Other than the occasional run-in over a dismembered Barbie doll, my sister and I used to mainly squabble about food. I say squabble, it was more a bone fide wrestling match – complete with malicious pea flicking – with mum and dad desperately reffing on the sidelines until defeatedly hollering, “just eat your food. Please, PLEASE [on the brink of a moistened eye] just eat your food.”
We’d tussle about how many crisps we both had; who had the most chips; who had the largest slab of lasagna and it was essential to all familial harmony that we both had the same ratio of fizzy cola bottles to jelly babies in our pic ‘n’ mix.
But while they were dark sibling times. (Even darker parental times looking back – especially the moment in a Menorcan restaurant where dad decided to actually count the French fries on my sister’s plate to ensure there was equal distribution because he’d Lost The Will To Live.) But those wonderfully unhinged family dinners were also the happiest of times. It was where Dad might burp and then blame it on the dog; it was a place where we found out my Mum had organized a joint birthday for us at Activity World – soft play hell for parents, playing mecca for kids. It was a place of messy, occasionally stressy happiness.
But while we were in many ways the average family with 2.4 kids, there was nothing average about us. Especially my mum’s insistence that she was ‘up shit creek without a ladder’. Why a ladder mum? Why not a paddle? Why?
But according to new research by potato brand McCain, the UK hasn’t really moved on from that perfect family mirage. What family actually sits down to dinner without some form of gentle quip like ‘ANNA, COME DOWN NOW AND EAT YOUR FOOD NOW. I’M COUNTING TO THREE AND THEN I’M GOING TO COME UP THERE. DO NOT MAKE ME COME UP THERE’ easing into proceedings? What is average? What is normal?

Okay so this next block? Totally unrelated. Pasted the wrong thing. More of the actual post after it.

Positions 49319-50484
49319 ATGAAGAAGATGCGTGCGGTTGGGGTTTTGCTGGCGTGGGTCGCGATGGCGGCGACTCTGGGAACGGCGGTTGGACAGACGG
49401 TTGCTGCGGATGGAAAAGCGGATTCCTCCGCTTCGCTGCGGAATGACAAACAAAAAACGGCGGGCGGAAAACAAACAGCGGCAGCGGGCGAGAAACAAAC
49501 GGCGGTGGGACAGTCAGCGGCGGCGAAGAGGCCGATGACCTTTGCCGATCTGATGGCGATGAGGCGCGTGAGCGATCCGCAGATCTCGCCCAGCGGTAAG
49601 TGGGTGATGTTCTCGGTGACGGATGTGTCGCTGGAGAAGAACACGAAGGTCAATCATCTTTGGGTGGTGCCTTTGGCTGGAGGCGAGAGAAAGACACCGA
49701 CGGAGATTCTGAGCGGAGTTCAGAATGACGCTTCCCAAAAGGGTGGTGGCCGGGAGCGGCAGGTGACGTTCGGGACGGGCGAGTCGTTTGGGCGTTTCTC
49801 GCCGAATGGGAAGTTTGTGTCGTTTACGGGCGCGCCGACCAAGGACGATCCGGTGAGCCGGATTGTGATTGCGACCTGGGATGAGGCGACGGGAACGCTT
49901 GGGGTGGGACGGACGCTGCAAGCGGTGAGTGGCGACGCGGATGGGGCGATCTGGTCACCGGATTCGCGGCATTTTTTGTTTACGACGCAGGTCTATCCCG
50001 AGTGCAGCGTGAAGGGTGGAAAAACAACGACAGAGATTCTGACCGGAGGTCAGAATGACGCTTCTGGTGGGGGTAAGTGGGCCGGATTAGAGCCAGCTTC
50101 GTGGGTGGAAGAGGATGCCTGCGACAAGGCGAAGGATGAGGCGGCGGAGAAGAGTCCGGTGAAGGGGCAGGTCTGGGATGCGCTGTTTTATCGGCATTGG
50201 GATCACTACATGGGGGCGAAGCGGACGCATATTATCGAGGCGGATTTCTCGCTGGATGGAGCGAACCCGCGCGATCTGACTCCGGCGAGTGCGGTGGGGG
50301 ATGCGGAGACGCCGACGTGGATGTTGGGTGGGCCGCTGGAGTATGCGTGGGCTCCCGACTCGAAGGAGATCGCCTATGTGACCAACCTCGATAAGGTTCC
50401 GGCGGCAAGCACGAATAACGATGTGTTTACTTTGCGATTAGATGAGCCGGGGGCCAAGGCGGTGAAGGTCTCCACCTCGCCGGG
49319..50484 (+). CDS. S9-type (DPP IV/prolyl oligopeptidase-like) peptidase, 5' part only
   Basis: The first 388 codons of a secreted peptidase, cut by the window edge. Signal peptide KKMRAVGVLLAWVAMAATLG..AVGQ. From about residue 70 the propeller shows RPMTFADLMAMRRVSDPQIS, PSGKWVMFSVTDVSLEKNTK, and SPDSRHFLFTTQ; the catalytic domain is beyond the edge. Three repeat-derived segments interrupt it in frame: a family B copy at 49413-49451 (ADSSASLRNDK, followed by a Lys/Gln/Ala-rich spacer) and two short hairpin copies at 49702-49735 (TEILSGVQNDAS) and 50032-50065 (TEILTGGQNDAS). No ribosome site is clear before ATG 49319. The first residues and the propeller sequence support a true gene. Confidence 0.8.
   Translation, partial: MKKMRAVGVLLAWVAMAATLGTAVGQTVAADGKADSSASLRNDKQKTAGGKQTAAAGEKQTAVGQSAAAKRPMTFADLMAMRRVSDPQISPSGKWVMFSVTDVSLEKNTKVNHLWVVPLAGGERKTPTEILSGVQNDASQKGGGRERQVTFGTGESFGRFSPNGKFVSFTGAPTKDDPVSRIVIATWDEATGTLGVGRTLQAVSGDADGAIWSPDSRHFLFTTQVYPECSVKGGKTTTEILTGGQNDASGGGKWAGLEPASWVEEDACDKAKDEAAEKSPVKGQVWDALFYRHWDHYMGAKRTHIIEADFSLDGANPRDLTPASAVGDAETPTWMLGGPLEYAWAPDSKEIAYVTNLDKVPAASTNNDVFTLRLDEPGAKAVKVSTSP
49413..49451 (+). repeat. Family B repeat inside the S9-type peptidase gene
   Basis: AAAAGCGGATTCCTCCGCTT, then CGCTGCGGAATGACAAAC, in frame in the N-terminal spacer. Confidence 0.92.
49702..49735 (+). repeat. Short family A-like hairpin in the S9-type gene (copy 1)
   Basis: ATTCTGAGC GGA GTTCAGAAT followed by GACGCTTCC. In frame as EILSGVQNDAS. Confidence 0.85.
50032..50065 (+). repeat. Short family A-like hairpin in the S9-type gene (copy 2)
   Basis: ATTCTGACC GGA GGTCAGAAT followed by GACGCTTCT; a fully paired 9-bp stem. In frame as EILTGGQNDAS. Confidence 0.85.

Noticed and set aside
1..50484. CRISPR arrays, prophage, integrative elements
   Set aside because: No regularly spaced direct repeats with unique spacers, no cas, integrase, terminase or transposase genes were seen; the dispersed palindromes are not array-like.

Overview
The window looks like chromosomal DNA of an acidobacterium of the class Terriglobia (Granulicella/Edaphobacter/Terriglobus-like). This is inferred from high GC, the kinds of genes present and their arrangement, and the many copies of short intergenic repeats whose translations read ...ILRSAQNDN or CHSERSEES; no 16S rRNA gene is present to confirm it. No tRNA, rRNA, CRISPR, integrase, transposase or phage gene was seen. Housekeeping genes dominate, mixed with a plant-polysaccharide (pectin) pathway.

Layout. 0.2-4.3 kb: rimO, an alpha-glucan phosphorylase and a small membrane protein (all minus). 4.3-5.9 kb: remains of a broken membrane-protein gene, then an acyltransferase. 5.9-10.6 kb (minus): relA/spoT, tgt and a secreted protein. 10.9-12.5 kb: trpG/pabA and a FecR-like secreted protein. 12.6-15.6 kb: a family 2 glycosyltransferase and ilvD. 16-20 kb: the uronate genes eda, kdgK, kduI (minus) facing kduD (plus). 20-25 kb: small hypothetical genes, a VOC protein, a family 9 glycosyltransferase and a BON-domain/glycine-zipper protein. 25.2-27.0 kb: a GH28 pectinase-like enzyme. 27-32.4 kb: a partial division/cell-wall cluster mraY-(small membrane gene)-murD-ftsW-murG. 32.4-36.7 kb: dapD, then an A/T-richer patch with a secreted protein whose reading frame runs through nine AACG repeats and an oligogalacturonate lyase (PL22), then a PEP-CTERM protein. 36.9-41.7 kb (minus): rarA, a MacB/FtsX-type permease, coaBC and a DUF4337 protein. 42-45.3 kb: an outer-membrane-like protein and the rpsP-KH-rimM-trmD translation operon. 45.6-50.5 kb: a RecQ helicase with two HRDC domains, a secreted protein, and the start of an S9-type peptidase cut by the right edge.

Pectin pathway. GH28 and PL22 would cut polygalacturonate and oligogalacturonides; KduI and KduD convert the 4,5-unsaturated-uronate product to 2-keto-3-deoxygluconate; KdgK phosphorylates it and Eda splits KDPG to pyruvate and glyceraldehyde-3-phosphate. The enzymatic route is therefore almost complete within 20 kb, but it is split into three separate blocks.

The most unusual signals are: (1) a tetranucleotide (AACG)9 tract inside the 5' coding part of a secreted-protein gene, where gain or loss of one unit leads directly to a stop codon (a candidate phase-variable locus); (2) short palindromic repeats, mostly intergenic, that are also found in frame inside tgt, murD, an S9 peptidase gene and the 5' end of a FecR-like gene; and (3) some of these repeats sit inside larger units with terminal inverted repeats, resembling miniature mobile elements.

It seems advertising, TV and films haven’t quite cottoned on to the fact we’re not all simply sitting quietly opposite each other patiently waiting for our turn to speak and enquire about each other’s day. A whopping 84% of Brits can’t recall seeing anything in today’s popular culture that featured a family like their own in the last six months.
The reality is anything and everything – because every family is different and every family has its own version of pea flicking to contend with.
So we’re all over the new ‘We are family’ campaign’ to help open up the kitchen door to real, raw, good, bad and ugly family life. The reality of easing food into a tantrumming toddler; the passive aggressive quips of ‘darling, did you buy the mince?’ [the key ingredient to a spag bol]. It’s about the peaks – seeing your daughter make a smiley face out of ketchup – through to the troughs – seeing your son swiping his entire meal onto the floor without remorse. (And he’s 17.)
It’s time to get real, really. Because while I am mortaged up to the eyeballs with 2.4 kids and low-level anxiety about the lawnmower, my sister is living with her girlfriend on a houseboat and her springer spaniel called Dolly who has a penchant for chewing and regurgitating old socks. Out of that line-up, Dolly is probably the most ‘normal’.
This blog post was written in association with McCain #WeAreFamily @McCainUK